Symphonic Concert Filharmonia Narodowa

Go to content
Symphonic Concert
Władysław Kłosiewicz, photo: Honorata Karapuda

The enigmatic name for Carl Nielsen’s Fourth Symphony (1916), ‘det uudslukkelige’ – ‘the inextinguishable’ or ‘the unquenchable’ – may be interpreted through the prism of the Danish composer’s commentary, in which he emphasises that he wanted to create a musical vision of the endless and insatiable will to live, which is eternally reborn. This thrilling, highly expressive work (with the famous ‘battle of the timpani’ in the finale) is also expressive of fear in the face of the increasing horrors of the First World War.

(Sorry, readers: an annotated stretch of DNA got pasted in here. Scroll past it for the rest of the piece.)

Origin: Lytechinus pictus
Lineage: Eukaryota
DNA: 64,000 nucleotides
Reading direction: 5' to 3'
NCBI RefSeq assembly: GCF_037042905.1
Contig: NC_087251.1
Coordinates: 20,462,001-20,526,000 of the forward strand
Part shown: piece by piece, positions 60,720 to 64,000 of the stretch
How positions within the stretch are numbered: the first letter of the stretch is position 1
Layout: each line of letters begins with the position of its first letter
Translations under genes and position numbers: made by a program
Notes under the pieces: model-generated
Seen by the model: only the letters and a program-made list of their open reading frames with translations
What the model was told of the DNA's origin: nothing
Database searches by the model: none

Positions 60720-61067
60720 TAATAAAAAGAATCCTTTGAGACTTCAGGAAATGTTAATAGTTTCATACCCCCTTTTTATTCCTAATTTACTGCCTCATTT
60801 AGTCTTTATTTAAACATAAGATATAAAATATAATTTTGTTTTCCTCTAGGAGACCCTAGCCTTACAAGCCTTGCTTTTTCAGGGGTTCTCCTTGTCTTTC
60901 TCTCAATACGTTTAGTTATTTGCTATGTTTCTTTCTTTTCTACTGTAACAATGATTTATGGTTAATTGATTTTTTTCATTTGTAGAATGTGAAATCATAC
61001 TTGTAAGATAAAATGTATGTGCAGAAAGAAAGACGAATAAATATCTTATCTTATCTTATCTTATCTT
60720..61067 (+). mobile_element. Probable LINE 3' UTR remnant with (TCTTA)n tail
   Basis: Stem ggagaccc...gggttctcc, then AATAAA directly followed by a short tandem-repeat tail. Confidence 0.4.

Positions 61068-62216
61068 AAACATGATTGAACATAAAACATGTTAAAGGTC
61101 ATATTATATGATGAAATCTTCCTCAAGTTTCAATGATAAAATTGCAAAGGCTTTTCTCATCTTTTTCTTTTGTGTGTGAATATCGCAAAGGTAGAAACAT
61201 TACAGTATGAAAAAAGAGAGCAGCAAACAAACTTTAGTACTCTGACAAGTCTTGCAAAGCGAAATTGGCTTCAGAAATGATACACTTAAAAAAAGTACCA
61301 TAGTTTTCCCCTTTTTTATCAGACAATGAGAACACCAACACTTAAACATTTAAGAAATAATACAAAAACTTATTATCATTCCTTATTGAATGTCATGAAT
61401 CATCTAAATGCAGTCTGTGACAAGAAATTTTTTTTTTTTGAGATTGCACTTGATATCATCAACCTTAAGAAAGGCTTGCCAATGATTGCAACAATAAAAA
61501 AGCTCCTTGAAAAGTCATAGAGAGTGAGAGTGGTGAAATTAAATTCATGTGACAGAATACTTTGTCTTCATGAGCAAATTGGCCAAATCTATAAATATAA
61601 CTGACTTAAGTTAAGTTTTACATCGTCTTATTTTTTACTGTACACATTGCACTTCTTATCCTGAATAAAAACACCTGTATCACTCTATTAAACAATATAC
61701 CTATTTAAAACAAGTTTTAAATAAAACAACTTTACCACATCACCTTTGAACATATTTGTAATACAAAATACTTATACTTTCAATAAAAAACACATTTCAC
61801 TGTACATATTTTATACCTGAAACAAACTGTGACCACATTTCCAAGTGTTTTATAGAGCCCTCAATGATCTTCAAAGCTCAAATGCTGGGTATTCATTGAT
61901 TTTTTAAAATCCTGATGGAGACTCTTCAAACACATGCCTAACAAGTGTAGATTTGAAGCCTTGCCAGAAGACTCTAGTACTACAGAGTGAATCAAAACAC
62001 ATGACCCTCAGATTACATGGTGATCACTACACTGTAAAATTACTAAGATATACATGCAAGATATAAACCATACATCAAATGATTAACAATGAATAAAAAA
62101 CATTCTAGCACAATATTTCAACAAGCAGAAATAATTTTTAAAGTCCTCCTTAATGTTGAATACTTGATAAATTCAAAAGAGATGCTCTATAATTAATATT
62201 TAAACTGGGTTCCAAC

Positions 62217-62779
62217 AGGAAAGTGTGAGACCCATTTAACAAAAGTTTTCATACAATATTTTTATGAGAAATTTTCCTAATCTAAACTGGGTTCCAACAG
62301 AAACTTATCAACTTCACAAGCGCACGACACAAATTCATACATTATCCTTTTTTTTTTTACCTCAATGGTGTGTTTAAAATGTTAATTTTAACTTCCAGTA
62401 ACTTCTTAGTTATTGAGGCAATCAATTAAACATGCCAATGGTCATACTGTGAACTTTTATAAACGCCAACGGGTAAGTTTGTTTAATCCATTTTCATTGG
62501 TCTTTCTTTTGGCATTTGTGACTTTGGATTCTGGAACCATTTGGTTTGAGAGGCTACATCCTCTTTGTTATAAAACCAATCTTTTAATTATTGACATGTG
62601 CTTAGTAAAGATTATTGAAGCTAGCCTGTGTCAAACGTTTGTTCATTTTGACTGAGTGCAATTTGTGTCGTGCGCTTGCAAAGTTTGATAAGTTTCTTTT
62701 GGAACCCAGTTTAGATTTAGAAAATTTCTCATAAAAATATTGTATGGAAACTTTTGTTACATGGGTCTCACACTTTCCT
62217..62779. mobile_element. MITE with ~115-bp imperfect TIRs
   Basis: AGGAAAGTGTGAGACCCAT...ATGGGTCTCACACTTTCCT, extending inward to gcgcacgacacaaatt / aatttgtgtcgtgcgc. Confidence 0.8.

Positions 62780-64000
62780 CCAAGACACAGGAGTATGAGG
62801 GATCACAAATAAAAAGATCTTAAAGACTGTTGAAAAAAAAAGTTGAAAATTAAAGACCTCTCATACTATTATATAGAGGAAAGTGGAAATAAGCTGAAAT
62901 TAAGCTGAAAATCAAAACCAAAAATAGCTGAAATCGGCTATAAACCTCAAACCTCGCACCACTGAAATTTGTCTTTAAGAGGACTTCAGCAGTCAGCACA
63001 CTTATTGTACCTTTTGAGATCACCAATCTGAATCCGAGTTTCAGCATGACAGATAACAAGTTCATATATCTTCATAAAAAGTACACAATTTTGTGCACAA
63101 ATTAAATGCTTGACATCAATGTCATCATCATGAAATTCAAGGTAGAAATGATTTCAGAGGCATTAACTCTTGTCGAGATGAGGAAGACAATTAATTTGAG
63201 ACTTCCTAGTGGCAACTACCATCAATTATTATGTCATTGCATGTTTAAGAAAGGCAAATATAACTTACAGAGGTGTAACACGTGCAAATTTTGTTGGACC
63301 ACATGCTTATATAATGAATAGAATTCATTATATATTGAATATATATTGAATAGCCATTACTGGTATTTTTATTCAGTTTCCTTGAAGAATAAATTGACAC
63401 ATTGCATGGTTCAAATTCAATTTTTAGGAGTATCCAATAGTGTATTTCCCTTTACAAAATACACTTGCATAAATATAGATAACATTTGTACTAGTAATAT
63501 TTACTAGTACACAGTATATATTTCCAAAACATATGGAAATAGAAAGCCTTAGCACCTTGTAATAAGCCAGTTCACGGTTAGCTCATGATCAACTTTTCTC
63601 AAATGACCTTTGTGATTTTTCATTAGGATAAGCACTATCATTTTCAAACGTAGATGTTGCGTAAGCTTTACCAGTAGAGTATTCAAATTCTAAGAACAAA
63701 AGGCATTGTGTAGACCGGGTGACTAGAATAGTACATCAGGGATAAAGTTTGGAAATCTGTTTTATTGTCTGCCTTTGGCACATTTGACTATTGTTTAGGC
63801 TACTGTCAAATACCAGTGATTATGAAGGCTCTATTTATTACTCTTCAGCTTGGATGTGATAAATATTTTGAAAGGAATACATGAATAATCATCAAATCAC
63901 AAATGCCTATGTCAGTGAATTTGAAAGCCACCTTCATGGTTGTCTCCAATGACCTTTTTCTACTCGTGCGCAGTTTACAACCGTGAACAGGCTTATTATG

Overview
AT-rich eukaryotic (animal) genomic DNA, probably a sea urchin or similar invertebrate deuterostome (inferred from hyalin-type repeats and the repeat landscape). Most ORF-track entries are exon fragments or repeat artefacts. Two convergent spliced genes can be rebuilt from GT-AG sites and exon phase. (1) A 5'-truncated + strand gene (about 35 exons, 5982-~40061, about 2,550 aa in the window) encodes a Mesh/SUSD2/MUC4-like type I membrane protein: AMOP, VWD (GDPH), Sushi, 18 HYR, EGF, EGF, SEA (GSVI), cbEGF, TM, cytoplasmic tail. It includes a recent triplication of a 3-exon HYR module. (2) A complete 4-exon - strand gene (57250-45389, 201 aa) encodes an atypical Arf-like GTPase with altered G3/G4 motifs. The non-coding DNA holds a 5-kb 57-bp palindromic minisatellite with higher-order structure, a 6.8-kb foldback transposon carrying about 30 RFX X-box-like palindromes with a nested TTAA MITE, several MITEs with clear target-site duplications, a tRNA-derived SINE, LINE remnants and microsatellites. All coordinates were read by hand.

The great Polish harpsichordist Wanda Landowska, who made a remarkable contribution to the renaissance of early music at the beginning of the twentieth century, drew composers’ attention to the potential of the long-forgotten harpsichord, inspiring the composition of new works. Bohuslav Martinů’s succinct, graceful, wittily neobaroque Concerto was written in 1935 for Landowska’s pupil Marcelle de Lacour, augmenting the interesting and rich repertoire of works of this kind written between the wars.

Everything most beautiful and most characteristic in the music of the Latvian composer Pēteris Vasks can be found in his Musica serena for string orchestra (2015) – a work of post-Romantic expression that astonishes with its powerful emotionality and charms with its gentle euphony. This work was written to mark the seventieth birthday of the Finnish conductor Juha Kangas, a friend of the composer’s.


Piotr Maculewicz